Flood still not optimized? The opportunity cost is high.

woman choosing between a red door and a blue doorDeciding where to invest? Optimizing floods provides the best return in the basin. Optimizing floods is a much cheaper way to increase production than drilling. If you ignore flood optimization you face a huge opportunity cost.

Opportunity cost is the rate of return of the next most attractive alternative.

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One operator chose to drill a well in a costly, restricted area because he expected a large prize -- even on a risked basis. The opportunity cost was the smaller return of drilling wells in an easier locale. So he decided to drill this expensive critically sour well in a recreational area taking all the extra environmental care and bearing the extra cost.

See his drilling plans in his application documents from our self-serve portal.

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Losing cash flow by not optimizing a flood: Opportunity cost

For every month an operator puts off optimizing her flood she forfeits the opportunity cost of half a million dollars or 300 bopd.

If an operator chooses not to optimize a flood, the opportunity cost is $500k/month
300 bopd Incr prod
$6,000 k cf/y Incr cash flow
$500 k cf/mo Incr cash flow
$500 k cf/mo Opportunity cost

The opportunity cost is the lost cash flow from deciding not to optimize a flood. How many months are you willing to pay this opportunity cost?

Optimize your flood with Proven's Optiflood.
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Charles Koch said, “A good businessman doesn’t use fixed costs, nor does he use incremental costs. He uses real costs and he thinks about what that means.”

If your flood has not been optimized for years, the technical debt may also robbing you of cash flow.

But you are not alone. Alberta operators are losing $10 billion per year from unoptimized floods.

What is opportunity cost?

Opportunity cost is the benefit of the next most attractive alternative. It is the cost of choosing one alternative compared to the benefit what you could have chosen.

For example, let us consider two investment alternatives: Drilling well A or well B.

Well A costs $1 million to drill and provides income of $3.5 million.

Well B also costs $1 million to drill but provides income of $6 million.

You would naturally choose to drill Well B. The opportunity cost is the $3.5 million -- return of Well A. Well B is $2.5 million better than Well A.

Chart showing the opportunity cost of drilling Well B over Well A

The cost of choosing is leaving behind another choice.

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Benefit is a Cost?

It is easy to get confused when one hears that opportunity cost of one choice
is a benefit from another choice.
How can a benefit of one alternative be the cost of another?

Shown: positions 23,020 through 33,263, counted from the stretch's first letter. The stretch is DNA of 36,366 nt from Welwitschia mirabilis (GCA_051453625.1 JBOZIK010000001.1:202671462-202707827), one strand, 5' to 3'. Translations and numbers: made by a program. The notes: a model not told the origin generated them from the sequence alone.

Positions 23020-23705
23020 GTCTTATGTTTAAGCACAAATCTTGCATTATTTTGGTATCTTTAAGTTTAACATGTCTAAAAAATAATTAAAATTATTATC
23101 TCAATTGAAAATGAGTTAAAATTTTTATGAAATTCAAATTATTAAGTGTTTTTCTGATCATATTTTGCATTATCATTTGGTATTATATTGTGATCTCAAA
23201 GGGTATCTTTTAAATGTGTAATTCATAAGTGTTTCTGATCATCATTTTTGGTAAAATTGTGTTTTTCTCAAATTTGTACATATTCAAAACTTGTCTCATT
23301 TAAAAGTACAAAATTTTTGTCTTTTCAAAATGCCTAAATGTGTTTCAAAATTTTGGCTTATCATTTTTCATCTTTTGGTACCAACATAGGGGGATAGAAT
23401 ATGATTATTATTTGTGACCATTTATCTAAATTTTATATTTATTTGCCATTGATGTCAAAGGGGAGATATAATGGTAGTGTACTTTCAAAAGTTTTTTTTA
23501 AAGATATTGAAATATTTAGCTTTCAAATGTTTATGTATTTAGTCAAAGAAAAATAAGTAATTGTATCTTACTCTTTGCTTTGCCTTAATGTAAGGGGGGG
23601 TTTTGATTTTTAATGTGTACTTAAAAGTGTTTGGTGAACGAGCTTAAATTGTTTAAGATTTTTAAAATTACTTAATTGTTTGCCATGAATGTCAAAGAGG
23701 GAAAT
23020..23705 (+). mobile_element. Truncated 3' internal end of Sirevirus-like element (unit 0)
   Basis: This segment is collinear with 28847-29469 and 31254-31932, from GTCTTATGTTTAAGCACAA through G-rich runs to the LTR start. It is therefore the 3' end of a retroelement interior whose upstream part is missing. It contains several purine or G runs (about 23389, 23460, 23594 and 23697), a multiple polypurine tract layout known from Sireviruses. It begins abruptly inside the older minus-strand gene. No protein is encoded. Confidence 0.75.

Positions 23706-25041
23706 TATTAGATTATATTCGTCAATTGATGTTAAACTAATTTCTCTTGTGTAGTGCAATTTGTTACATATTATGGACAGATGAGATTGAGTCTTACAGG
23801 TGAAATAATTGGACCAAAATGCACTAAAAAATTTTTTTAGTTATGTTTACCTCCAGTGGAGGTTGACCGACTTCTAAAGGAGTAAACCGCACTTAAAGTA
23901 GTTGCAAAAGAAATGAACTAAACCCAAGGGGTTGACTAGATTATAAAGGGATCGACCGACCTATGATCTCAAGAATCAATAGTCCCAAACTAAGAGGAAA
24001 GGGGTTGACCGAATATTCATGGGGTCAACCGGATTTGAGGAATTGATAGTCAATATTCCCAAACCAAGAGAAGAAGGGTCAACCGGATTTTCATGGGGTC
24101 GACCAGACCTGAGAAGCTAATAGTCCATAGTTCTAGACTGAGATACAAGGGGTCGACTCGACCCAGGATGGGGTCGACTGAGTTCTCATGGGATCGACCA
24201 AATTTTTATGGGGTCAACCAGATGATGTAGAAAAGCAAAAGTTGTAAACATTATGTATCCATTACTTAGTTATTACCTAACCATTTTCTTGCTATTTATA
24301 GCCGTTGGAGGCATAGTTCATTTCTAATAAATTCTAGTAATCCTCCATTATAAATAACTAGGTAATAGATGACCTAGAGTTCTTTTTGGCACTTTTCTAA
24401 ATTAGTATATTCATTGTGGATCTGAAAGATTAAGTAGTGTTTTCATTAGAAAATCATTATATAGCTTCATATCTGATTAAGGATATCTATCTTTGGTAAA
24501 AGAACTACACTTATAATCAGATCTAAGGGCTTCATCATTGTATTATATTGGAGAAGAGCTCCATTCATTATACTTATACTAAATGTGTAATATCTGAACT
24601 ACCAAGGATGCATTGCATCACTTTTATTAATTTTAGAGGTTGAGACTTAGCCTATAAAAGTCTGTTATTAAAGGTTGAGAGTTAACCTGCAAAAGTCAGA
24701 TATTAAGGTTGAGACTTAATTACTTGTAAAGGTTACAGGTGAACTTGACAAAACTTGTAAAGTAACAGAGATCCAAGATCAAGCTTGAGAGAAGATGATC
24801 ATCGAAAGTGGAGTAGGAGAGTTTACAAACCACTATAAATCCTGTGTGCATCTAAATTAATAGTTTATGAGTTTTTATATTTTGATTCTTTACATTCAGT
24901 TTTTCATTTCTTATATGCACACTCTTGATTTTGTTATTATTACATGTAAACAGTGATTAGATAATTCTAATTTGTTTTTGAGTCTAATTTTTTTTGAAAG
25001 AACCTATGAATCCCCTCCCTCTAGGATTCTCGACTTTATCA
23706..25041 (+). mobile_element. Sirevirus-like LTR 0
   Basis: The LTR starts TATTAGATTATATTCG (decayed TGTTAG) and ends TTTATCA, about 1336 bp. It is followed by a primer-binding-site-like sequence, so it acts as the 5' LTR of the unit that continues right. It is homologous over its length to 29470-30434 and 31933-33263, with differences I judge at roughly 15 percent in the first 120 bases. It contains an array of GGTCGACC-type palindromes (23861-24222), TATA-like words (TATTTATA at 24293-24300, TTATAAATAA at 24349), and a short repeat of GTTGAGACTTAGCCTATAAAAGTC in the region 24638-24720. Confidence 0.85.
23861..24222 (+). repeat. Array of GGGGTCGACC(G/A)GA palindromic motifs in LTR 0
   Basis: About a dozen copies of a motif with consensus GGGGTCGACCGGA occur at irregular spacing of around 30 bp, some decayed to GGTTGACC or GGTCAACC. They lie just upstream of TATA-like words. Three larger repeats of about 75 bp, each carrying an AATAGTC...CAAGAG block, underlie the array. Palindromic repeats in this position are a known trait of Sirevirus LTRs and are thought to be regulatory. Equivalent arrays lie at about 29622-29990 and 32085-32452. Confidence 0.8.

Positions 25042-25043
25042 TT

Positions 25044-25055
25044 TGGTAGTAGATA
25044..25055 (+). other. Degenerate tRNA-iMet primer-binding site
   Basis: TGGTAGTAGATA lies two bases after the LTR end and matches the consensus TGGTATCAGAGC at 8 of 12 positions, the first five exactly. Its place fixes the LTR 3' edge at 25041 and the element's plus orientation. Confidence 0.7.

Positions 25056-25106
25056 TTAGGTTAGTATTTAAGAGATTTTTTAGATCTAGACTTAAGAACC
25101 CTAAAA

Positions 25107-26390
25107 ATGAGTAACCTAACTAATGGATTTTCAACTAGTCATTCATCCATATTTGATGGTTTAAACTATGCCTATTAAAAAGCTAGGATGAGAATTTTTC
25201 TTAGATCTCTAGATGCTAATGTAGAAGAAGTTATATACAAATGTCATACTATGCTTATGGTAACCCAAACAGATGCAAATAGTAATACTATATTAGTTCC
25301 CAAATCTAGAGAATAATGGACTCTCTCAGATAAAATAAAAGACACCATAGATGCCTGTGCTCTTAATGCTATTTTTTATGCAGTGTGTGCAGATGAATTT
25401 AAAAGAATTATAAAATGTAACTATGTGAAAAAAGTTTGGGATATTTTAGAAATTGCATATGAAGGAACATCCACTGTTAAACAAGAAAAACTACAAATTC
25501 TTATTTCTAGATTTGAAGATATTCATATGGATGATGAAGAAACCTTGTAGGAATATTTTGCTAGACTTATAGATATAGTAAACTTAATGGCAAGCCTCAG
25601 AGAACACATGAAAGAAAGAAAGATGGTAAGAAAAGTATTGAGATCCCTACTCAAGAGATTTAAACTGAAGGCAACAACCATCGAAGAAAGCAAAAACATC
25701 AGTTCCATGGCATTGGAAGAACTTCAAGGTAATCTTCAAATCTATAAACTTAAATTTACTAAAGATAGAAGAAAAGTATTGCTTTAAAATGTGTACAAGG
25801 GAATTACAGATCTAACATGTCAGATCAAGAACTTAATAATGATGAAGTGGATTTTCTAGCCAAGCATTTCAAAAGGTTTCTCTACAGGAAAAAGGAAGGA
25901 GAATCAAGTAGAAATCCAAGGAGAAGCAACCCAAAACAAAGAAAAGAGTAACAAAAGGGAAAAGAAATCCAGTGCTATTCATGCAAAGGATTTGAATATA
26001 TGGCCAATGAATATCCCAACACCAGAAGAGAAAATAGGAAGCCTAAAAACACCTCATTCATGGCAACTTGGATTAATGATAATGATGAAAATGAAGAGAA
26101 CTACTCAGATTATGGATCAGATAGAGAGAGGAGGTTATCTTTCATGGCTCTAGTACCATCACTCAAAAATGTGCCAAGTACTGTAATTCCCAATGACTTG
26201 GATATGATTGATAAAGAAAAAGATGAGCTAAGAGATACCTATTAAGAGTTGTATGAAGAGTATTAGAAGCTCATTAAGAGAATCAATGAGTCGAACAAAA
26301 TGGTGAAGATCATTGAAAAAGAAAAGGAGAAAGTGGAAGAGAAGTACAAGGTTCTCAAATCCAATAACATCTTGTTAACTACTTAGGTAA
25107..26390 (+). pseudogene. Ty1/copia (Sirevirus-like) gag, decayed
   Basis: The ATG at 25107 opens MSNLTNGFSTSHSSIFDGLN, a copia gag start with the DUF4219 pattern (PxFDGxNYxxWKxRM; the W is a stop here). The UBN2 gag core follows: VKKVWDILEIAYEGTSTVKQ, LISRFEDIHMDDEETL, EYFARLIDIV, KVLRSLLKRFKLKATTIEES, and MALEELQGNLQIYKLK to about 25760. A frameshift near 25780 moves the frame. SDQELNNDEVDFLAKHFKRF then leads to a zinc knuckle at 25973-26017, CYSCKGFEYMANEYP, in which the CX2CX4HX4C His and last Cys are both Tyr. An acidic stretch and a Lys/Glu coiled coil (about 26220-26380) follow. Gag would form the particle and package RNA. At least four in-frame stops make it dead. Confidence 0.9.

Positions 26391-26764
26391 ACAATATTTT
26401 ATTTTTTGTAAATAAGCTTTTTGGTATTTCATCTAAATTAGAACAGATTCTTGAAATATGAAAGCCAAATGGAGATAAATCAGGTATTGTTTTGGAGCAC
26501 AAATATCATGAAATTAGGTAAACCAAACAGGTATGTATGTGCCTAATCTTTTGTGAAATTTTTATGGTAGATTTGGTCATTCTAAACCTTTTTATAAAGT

When you choose an investment, it should be better than any other alternative. The next best alternative defines the opportunity cost. Opportunity cost is the alternative you forego.

Even if you could afford to choose all alternatives, you would naturally start with the best one. If you chose anything but the best, the cost of leaving it behind is too high.

Flood optimization is more economic than most other common investments in the oil and gas business.

Flood optimization is more economic than other investments

Investment Metric Optimize Flood Replace an ESP Drill a Hz Well
PIR $/$ 240 5 5
acquisition cost $k/bopd 0.3 4.0 15.0
Payout mos 0.2 2.4 9.0

Opportunity cost applied to discounted cash flow

The benefit of investing in risk-free Canadian T-Bills is about 1% return. Any other alternative investment must have a better benefit than this risk free return.

If an alternative investment won't make better than 1% return, why not invest in T-Bills?

The opportunity cost of investing becomes the cost of capital or discount rate.

But oil and gas operators believe drilling wells is a more risky investment than T-Bills. They demand a higher rate of return to offset that risk.

Opportunity cost must be adjusted for risk. Canadian government thirty-year bonds have a return of 4% because they are more volatile and therefore more risky than a T-Bill.

Oil and gas operators are currently using a weighted average cost of capital (opportunity cost) between 6 and 20%.

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Opportunity cost applied to oil and gas field investments

Consider drilling a well: The well must provide a better return than other investments. If not, why drill it?

But drilling a well is risky. Its risked benefit should provide a better return than other investments with similar risk.

Consider a well workover: The operation must provide a better return than other investments. If not, why perform the workover?

A well workover has less risk than drilling. Compared to drilling, if a workover risk is lower and the rate of return is higher, wouldn't you perform a workover first?

Flood optimization has a large benefit and a low cost. Optimizing a flood can provide a better return than either a workover or drilling a well.

Tags: Flood, Cut costs

Granger Low   20 Oct 2022



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This page last updated 20 Oct 2022.
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